9 – 14 August 2019

Peter Piot speaks to the Financial Times (£) about the results of a new study which found that treating Ebola patients early with two drugs resulted in a 90% survival rate. Peter said: “This is great news for all Ebola patients and will hopefully increase community confidence in the Ebola treatment centres. It also shows that high quality research is possible in epidemics and conflict zones, and that controlled trials are essential to find out what works and what doesn’t.”

Brendan Wren is co-author on new research which finds that Clostridium difficile is evolving into two separate species, with one group adapting to live in the guts of people with poor diets. Brendan said: “This largest ever collection and analysis of C. difficile whole genomes, from 33 countries worldwide, gives us a whole new understanding of bacterial evolution.”

The news was covered by The Telegraph, Daily Mail, i News, Sky News, and the Scotsman. Newswire Press Association also covered the news and their copy was picked up by more than 300 outlets.

Heather Wardle is interviewed by Panorama for a programme about people struggling with gambling addiction. Heather said: “I don’t really think we know enough about problem gamblers in the UK or about the level of gambling related harms that are generated from gambling in the UK. In terms of the number of problems gamblers we think our numbers are a conservative estimate but this doesn’t tell us how many new cases there are every year.”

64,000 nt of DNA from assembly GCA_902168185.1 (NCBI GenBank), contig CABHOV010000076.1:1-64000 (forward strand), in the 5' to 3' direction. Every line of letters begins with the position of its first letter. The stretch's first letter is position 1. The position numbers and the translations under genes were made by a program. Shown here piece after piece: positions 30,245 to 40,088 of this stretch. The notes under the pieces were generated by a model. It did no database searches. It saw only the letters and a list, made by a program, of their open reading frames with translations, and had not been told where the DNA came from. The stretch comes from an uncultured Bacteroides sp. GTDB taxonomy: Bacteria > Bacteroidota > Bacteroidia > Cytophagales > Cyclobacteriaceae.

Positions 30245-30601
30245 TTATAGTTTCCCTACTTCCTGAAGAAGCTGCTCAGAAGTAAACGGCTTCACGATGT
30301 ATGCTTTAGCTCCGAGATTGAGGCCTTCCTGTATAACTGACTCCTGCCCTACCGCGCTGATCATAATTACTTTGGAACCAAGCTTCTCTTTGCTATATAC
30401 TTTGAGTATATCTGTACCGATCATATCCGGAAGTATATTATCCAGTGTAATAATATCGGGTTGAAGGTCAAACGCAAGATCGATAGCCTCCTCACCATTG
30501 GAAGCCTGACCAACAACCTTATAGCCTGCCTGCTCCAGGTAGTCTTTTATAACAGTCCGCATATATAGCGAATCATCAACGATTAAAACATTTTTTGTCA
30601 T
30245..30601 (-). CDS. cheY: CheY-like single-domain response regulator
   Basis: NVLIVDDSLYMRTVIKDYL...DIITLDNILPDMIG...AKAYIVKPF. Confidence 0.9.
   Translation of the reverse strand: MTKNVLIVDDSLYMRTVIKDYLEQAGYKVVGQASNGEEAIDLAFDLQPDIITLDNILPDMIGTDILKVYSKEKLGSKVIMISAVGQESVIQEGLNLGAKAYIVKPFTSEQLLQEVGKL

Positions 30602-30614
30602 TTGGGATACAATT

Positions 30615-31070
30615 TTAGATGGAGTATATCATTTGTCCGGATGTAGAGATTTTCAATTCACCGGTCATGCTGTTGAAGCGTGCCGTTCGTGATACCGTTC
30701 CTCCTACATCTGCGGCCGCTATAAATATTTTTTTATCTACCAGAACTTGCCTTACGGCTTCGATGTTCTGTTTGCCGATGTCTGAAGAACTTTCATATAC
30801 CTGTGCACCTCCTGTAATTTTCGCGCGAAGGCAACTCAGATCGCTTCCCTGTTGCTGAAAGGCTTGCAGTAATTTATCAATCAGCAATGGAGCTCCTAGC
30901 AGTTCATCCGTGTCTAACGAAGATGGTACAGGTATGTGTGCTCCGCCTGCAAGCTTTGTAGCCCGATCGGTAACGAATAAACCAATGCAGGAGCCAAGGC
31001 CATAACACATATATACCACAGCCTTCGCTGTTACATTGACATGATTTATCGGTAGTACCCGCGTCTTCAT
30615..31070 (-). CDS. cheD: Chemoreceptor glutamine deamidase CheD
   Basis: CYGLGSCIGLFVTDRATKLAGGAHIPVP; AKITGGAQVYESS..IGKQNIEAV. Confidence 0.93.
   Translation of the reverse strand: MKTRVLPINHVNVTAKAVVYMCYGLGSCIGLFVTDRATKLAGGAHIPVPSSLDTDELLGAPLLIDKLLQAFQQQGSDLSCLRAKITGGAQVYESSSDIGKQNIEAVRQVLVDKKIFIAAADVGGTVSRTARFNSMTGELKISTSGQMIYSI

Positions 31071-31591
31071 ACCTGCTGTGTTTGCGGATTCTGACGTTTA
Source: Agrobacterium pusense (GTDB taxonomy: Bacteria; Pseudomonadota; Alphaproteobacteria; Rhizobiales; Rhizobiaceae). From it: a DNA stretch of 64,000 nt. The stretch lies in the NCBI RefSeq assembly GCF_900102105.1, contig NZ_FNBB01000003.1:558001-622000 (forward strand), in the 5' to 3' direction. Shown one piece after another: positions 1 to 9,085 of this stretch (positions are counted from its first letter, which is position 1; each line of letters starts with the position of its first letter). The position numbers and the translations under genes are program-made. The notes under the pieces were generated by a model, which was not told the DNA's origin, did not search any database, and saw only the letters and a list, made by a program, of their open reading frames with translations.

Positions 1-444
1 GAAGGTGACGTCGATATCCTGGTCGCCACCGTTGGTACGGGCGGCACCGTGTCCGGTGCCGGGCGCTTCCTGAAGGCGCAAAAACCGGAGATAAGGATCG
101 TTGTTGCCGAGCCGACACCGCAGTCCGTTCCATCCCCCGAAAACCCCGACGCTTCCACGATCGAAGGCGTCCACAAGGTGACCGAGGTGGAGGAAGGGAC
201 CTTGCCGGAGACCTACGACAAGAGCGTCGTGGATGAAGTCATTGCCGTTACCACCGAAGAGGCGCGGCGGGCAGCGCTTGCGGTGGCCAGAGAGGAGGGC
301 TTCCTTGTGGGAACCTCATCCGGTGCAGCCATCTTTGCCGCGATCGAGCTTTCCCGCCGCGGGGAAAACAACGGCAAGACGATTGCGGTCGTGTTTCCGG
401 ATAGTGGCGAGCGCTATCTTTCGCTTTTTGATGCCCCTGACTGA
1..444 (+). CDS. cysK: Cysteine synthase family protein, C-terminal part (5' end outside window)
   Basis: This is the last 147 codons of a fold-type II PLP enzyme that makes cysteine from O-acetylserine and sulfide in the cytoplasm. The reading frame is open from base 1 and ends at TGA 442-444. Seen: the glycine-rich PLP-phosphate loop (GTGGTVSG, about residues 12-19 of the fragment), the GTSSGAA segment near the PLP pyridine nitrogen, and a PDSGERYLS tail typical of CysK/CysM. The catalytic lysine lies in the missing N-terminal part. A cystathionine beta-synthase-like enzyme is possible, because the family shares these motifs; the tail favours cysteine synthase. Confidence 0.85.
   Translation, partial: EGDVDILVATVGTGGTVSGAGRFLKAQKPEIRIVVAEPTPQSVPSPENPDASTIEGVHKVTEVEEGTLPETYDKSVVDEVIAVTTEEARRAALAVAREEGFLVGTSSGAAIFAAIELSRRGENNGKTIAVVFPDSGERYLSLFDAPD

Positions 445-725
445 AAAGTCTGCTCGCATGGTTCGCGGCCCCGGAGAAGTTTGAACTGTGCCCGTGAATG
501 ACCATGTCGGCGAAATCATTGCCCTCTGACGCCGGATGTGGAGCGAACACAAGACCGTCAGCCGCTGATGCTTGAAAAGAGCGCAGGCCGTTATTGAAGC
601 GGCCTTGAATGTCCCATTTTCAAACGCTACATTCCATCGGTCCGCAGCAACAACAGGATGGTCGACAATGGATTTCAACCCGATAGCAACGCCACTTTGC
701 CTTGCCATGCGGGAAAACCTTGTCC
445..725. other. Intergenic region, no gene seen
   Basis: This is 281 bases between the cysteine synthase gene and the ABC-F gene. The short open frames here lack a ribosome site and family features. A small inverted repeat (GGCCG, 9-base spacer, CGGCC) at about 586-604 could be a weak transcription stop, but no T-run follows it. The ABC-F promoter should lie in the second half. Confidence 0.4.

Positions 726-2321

Richard Stabler speaks to Scientific American about new research which found that samples collected from hospitals, public washrooms and ticket machines in East and West London contained bacteria resistant to two or more frontline antibiotics. Richard said: “As long as you wash your hands after going out into public areas, it should be fine. I certainly recommend washing your hands after being out in London.”

Rachel Lowe provides expert comment to The Telegraph about the rise of dengue across the world. Rachel said: “Warmer climates have created the optimum conditions for dengue to spread more quickly, as the virus replicates faster and mosquitos breed more quickly. But at the same time, we have seen massive rates of population growth and increased levels of unplanned urbanisation, which often leads to inadequate services and infrastructure.”

Alan Dangour is quoted in the Japan Times about the environmental impact of the cattle industry. Alan said: “It is clear that reducing the demand for meat in diets is an important approach to lowering the environmental impact of the food system.”

On social media

This week’s social media highlight comes from the LSHTM Twitter page sharing news that LSHTM have launched a new free online course to teach about disease outbreaks and respond to them.

Since the new online course launched, we have also been doing an ‘Instagram takeover’ on our Instagram page, in partnership with photographer Louis Leeson. Louis visited Bangladesh and Nigeria documenting the work of LSHTM outbreak response teams and partners.

Comments are closed.